Sunday, October 03, 2004


People like to accuse each other of hypocrisy, but I find that few bother to ask themselves what they mean by the word. The main point that needs to be made is that a hypocrite cannot be defined as a person who espouses high moral standards but fails to live up to them. For on that definition, all who espouse high moral standards would be hypocrites. Since to fall short is human, this definition (‘daffynition’) implies that the only way to avoid hypocrisy is to renounce high moral standards, a course of action seemingly pursued by many nowadays. No one can call you a hypocrite if you have no standards, or standards that are easily satisfied.

No, a hypocrite is not one who espouses high standards and falls short of them: your humble correspondent espouses high standards, falls short of them on a daily basis, but is no hypocrite. A hypocrite is one who espouses high moral standards, but makes little or no attempt to live in accordance with them. He is one who pays ‘lip service’ to high ideals, by ‘talking the talk,’ but without ‘walking the walk.’ Someone who talks the talk, walks the walk, but stumbles a lot cannot be justly accused of hypocrisy. That’s my main point.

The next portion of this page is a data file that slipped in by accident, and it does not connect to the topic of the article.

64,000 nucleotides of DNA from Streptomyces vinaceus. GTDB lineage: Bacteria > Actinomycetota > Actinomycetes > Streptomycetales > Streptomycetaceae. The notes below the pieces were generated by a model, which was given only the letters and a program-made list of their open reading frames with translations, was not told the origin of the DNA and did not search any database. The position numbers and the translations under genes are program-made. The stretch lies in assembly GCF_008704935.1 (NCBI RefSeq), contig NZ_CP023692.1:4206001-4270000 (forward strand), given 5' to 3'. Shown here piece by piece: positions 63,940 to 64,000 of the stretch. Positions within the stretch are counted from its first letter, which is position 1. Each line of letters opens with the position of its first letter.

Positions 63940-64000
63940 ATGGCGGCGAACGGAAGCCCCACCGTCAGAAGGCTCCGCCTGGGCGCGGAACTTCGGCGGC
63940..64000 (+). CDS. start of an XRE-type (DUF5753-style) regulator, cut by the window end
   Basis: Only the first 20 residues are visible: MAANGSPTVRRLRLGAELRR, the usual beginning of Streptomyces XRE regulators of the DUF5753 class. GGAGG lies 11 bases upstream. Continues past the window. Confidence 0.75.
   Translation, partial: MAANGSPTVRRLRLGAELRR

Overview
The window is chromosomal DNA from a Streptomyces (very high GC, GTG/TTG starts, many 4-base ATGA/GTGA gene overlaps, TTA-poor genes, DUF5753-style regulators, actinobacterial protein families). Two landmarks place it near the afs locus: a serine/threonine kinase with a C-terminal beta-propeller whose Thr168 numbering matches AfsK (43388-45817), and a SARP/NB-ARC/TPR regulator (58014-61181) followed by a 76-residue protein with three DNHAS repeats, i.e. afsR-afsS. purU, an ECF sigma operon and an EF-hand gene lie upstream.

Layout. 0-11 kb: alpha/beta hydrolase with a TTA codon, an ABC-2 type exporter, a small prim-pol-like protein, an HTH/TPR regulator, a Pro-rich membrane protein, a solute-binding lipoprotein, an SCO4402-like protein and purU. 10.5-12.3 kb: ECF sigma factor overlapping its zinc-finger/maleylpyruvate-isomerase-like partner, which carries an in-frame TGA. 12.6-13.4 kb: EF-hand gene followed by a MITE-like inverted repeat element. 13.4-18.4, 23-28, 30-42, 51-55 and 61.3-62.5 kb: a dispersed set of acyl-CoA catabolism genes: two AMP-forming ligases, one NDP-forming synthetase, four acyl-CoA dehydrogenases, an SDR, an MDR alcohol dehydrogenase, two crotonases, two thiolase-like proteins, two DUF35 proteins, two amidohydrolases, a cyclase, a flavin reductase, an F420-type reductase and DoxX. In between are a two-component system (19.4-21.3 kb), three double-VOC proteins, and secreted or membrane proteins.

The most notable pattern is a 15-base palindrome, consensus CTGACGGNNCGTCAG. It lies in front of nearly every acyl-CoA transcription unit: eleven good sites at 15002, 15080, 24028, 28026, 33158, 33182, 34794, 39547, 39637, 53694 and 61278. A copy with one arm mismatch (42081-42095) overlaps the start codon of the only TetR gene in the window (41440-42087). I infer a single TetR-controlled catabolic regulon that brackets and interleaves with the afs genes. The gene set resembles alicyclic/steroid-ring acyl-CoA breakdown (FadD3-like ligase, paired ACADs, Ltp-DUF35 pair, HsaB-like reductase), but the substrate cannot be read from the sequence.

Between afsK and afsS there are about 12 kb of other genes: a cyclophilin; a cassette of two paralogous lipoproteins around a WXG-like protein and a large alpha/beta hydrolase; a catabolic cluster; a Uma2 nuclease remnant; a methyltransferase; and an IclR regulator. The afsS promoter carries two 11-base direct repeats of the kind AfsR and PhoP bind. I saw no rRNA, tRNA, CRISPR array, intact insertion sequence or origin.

A second point is that there is something worse that hypocrisy, namely, having no ideals. One who pays ‘lip service’ to ideals is at least recognizing their legitimacy, their oughtness-to-be-realized. Perhaps we need four categories. Saints espouse high ideals and never fail to live in accordance with them. Strivers espouse high ideals, make an honest effort to live up to them, but are subject to lapses. Hypocrites espouse high ideals, but make little or no attempt to live up to them. Scamps, being bereft of moral sense, do not even recognize high ideals.